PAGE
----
What is a Post-Judgment Modification?
A post-judgment modification refers to a change that occurs after a particular court decision has been made. There are a litany of reasons why this happens. Most modifications are done to preserve the best interests of the parties involved.
What Judgments Can Be Modified?
Alimony, spousal support, child visitation and child custody arrangements can be modified as needed. The only restrictions are if there is any language already put in place that prevents changes from being made. The existing documentation should be reviewed carefully before submitting a modification request.
Changes may be required for alimony agreements if the person who was ordered to pay their former partner has lost their job or been hospitalized. The amount of alimony could be adjusted if the payor’s income has been increased or reduced. Some people receiving spousal support may ask to receive less money if they are able to sustain themselves financially at least in part.
Child support payments are usually determined by the parents’ employment and income at the time of their separation or divorce. Of course, this can change over time. The formula that’s currently used to calculate child support in the state of Maryland will be adjusted as parents’ income sources and levels change. In those instances, a child support modification may be beneficial.
Parents are not allowed to purposely have earnings that are insufficient to fulfill their child support obligations, also known as voluntary impoverishment. It’s understandable if the person who was ordered to pay child support may have lost a job and needs time to find suitable employment. However, that person can’t intentionally stop working or accept a job that will not allow them to pay child support as originally agreed. An adult who is currently in jail is usually not found to be voluntarily impoverished unless they deliberately committed a crime so they would not have to pay child support during their imprisonment.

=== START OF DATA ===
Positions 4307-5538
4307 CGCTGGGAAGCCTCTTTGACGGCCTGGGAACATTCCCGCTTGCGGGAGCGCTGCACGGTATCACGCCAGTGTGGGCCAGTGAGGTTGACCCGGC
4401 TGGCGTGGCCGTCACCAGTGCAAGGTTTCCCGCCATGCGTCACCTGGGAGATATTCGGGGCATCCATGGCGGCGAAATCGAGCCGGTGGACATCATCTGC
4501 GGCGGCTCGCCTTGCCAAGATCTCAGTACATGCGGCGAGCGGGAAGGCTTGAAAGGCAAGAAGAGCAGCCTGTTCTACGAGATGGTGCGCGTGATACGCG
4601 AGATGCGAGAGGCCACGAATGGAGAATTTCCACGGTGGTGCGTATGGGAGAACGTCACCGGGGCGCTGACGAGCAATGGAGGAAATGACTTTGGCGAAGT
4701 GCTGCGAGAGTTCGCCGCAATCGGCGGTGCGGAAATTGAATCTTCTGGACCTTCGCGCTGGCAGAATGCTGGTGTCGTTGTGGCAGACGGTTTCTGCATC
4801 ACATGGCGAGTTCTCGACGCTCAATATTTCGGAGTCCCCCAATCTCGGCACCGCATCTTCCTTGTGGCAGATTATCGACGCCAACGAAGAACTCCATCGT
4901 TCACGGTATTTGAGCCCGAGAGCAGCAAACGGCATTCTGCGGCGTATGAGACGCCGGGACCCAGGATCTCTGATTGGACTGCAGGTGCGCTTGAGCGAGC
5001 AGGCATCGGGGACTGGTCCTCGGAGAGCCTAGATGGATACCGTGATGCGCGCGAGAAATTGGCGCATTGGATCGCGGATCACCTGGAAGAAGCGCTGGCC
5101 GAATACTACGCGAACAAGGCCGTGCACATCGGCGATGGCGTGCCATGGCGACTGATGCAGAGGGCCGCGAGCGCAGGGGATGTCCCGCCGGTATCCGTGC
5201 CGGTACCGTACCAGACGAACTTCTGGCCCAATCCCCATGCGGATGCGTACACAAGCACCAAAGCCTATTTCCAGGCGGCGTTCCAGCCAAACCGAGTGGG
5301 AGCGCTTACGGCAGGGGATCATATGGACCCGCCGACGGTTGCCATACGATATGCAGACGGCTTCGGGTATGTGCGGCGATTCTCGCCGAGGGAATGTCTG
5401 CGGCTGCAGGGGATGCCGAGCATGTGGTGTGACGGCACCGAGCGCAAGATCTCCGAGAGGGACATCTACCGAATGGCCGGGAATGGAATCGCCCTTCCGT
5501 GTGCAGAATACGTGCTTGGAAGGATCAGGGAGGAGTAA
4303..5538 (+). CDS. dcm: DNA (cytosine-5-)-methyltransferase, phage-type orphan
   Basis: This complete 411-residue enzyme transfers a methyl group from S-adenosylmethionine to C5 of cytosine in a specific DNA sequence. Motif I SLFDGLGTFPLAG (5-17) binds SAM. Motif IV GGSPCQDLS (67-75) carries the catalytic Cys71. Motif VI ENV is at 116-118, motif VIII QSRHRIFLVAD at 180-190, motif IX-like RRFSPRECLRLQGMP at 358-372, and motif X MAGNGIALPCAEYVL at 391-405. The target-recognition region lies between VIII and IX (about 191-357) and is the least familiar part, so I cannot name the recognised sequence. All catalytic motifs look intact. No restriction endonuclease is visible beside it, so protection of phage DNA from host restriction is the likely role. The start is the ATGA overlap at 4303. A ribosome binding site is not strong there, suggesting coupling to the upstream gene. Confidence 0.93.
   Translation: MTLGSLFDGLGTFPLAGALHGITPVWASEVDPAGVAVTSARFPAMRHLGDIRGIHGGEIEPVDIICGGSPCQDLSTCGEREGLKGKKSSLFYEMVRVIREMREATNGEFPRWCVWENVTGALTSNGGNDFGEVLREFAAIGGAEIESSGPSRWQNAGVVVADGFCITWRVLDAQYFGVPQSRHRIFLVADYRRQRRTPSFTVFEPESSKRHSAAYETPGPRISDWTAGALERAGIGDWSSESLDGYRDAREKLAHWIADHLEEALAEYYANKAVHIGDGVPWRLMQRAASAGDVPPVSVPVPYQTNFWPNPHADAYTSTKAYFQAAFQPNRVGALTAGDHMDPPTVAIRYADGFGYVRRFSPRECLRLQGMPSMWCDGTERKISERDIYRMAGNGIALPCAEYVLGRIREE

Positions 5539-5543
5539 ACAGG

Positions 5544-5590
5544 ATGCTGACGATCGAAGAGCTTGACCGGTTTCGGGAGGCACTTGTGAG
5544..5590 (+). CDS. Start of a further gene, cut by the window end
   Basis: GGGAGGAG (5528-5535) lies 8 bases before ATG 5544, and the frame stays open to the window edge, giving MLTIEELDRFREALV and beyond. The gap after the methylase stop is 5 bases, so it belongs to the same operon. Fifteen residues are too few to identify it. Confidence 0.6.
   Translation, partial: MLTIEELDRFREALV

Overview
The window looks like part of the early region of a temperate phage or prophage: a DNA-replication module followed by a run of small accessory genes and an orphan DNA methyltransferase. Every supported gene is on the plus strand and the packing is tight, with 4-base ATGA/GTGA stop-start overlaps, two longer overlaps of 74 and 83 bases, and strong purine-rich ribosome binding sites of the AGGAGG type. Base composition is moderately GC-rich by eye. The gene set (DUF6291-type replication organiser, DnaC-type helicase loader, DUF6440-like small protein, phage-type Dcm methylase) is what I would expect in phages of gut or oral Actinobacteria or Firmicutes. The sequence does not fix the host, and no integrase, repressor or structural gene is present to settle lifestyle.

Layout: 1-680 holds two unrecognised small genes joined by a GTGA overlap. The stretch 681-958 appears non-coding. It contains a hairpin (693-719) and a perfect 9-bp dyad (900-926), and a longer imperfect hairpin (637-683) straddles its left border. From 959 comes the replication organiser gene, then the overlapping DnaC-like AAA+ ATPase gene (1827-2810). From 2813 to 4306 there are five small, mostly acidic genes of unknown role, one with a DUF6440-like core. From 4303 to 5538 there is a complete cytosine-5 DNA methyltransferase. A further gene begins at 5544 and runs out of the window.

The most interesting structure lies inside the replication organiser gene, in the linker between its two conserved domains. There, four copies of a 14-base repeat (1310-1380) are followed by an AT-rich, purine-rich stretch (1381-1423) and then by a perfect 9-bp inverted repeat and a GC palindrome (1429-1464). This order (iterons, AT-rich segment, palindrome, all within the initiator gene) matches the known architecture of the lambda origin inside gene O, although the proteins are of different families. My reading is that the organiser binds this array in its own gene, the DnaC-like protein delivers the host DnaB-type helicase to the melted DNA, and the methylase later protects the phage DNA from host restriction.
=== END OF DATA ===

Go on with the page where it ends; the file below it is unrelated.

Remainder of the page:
Incarcerated parents are not required to make child support payments in certain instances. Those payments will not be made up in arrears if the person can’t afford to make those payments while in prison and isn’t currently on work release, did not commit a crime just to get out of paying child support or was sentenced to a prison term of 180 consecutive days or more as of October 1, 2012. The current child support agreement will remain in place, whether or not payments are due. Payments that are in arrears must be paid beginning at 60 days from when the parent was released from prison or jail.
If a person was found by a court of law to have willingly impoverished themself, a judge may decide to have income imputed. The court will act on the assumption that the person who is required to make child support payments has income, whether that assumption is true or not. The parent’s income and education levels, prior work history, dates of employment changes, physical condition and other attributes are taken into consideration when making that determination.